What is going on in the US equity market? I think that the story is pretty simple. Liquidity from Japan has improved global financial conditions, pushing up equity markets (visible in the behaviour of JPY). At the same time — and perhaps as a result of the market strength — US economic expectations have improved (visible in market measures of inflation), in spite of data disappointments.
On this analysis, US equities will remain strong until the wave of Japanese liquidity abates. When equities are not going up, the market will find that there are reasons to be cautious about the economy, the most important being fiscal tightening.
David Cameron has achieved some cuts in the EU budget. It seems to me that Mr. Cameron is doing quite well in Europe at present. The British tend to view the EU either with hostility or with naive commitment. Mr. Cameron appears to be viewing it as the politicians of other countries do: as a forum in which to pursue Britain’s national interests. Finally a British Prime Minister is playing the game as it is supposed to be played.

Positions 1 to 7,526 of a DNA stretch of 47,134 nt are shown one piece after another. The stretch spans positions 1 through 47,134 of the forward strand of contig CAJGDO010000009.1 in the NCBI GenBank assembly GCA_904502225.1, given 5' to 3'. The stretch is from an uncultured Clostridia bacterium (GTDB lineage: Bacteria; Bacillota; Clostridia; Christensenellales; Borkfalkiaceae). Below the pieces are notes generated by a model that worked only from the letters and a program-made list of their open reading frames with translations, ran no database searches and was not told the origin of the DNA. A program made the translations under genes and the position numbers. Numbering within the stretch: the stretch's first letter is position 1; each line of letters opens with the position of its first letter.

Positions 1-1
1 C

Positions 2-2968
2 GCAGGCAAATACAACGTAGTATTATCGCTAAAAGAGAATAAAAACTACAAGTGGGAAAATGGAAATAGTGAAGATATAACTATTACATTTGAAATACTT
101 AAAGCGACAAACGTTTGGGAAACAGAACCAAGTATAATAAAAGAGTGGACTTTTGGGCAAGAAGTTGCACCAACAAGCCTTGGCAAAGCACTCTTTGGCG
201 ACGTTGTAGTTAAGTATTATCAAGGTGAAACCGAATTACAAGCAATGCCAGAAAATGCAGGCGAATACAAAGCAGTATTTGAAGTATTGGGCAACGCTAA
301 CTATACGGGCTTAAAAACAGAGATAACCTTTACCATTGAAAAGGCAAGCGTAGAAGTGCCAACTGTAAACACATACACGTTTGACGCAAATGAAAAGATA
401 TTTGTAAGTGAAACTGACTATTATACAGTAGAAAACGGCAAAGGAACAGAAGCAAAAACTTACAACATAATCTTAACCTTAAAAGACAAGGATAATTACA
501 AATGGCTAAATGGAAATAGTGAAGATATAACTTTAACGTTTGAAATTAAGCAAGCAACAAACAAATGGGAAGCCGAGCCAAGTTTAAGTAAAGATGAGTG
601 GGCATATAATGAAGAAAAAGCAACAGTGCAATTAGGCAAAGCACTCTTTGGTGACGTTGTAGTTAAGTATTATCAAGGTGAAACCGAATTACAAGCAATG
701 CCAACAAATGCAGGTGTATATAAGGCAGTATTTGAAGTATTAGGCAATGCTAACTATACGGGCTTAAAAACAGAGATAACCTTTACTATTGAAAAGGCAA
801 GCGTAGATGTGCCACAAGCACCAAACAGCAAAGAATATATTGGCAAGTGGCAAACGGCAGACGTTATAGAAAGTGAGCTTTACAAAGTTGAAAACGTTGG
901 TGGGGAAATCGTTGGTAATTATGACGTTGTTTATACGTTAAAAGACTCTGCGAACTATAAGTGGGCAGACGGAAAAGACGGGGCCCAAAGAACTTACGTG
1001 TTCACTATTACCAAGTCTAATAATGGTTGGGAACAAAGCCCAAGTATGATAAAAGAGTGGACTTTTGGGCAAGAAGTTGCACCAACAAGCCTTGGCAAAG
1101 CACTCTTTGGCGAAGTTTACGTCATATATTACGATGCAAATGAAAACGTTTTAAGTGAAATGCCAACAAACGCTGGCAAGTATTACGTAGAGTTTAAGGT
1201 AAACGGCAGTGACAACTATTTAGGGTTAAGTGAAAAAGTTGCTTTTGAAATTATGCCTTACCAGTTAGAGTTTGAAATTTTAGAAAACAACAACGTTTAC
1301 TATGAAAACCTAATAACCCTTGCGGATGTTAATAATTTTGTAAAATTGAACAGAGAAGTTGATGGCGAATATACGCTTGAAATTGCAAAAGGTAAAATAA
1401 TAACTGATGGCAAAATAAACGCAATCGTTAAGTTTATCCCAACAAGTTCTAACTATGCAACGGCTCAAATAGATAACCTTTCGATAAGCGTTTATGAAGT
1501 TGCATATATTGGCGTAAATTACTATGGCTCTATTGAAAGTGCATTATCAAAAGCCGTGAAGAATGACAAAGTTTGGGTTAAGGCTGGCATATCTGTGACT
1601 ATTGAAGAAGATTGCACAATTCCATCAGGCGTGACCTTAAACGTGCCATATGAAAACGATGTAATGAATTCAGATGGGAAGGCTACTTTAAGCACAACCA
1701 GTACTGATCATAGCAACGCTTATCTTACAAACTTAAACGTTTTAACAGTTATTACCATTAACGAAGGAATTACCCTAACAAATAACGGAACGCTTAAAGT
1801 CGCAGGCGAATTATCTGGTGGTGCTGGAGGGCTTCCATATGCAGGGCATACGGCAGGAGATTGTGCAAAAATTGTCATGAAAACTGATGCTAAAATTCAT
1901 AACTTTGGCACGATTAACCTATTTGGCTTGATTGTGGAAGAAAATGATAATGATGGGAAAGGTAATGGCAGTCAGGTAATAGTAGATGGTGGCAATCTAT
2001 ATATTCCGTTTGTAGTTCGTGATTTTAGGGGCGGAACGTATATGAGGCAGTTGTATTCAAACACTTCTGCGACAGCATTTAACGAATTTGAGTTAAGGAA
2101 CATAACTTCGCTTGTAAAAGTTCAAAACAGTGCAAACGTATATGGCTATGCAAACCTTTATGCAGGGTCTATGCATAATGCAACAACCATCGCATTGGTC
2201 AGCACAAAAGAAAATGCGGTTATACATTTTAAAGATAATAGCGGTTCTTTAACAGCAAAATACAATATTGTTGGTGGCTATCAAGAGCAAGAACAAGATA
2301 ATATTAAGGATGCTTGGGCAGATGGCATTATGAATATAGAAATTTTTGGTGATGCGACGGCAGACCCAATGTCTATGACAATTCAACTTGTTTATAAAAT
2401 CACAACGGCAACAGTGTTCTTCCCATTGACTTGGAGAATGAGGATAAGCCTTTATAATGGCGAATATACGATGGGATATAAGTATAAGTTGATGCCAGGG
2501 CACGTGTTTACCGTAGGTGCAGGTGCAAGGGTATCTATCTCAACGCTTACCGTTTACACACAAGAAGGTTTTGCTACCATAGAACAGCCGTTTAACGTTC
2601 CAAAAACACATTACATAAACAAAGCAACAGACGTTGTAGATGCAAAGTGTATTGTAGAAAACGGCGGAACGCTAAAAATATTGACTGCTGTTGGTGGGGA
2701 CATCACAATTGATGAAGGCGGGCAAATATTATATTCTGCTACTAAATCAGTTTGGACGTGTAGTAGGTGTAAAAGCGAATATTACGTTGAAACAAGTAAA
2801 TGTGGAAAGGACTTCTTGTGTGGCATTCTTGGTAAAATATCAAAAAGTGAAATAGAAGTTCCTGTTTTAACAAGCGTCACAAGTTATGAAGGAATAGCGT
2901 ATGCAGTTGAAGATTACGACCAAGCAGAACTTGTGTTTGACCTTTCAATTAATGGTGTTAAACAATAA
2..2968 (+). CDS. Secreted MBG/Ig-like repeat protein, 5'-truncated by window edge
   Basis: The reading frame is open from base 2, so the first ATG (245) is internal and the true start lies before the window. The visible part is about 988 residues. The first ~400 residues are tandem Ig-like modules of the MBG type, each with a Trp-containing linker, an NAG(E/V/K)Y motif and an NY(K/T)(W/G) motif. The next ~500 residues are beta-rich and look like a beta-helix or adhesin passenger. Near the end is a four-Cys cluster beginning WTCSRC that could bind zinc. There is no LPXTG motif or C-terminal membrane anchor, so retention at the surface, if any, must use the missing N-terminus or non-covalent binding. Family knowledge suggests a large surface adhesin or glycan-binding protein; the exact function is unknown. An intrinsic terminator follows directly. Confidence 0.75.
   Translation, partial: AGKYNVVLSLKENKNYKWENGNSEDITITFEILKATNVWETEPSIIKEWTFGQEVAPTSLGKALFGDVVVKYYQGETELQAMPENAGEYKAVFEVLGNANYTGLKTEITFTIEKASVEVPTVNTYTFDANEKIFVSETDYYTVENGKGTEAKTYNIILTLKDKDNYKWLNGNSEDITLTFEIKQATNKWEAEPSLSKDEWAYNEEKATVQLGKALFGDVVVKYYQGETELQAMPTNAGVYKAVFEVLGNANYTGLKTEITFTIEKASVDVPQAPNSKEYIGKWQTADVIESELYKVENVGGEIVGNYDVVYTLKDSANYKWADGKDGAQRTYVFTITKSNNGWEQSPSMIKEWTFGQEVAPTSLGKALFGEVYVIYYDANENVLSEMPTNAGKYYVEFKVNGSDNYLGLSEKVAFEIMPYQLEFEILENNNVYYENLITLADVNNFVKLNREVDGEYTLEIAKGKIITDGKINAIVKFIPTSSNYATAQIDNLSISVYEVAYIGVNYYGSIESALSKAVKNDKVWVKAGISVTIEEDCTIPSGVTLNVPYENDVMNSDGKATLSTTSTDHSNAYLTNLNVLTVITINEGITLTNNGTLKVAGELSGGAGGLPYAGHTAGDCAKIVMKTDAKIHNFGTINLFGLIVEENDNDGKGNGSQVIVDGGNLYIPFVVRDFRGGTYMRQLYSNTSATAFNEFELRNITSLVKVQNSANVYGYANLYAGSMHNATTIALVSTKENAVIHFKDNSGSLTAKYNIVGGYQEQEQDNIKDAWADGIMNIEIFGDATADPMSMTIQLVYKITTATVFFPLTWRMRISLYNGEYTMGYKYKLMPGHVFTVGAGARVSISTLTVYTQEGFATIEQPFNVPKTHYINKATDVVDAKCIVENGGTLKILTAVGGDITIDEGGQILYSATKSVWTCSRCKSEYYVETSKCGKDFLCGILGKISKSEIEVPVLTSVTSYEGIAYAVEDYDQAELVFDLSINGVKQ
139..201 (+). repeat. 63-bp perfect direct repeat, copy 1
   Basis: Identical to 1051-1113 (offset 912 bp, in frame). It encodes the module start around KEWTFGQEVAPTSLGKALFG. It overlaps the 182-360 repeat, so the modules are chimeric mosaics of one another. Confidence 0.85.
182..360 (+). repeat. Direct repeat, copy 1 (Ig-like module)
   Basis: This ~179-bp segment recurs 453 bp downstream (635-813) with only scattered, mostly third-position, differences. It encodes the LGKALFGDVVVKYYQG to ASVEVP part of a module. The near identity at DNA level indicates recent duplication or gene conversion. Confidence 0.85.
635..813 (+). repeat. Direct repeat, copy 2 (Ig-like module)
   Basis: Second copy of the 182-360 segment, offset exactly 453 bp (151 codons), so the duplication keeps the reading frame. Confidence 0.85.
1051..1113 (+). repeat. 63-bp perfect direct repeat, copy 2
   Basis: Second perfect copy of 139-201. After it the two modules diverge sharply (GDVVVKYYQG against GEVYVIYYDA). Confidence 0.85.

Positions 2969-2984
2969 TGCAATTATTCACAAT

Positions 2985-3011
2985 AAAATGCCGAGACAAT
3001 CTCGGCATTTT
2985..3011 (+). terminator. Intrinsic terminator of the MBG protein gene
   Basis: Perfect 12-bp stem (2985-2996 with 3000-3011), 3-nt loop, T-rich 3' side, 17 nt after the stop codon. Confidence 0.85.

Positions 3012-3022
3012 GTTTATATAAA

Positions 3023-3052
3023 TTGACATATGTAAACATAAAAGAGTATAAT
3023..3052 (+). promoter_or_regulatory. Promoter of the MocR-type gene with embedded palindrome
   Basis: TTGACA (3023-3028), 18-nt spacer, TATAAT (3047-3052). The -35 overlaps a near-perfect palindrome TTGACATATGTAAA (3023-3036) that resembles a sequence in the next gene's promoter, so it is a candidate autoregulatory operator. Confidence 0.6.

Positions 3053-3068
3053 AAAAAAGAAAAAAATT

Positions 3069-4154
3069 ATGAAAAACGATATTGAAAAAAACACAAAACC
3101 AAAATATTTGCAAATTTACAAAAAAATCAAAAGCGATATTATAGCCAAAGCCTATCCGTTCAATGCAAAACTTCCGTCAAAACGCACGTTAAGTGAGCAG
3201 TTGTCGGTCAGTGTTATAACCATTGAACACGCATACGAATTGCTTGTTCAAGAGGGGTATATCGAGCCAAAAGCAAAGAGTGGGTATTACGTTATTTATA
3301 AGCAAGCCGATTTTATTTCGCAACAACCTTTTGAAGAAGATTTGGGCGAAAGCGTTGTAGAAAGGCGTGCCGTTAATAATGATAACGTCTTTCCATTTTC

I think that there is a structural problem in Britain’s relationship with the EU: the EU is all about political integration, and the British do not want it (the best that “pro-Europeans” can argue is that we ought to want it). But there is a possibility that a more assertive, and realist, approach to the EU could give Britain enough sway to get itself, and others, an opt-out from ever-closer union. Still, I remain sceptical because 1) it is early days and 2) the integrationists’ tactics are to wait out intransigent governments and lock in gains when they can get them. I would much rather that Britain pulled out.
I was buy on Friday morning and failed to digest a raft of news, including Mr. Carney’s appearance before MP’s, Mr. Draghi’s press conference and the Irish manoeuvres with Anglo-Irish. I need to catch up with all this today.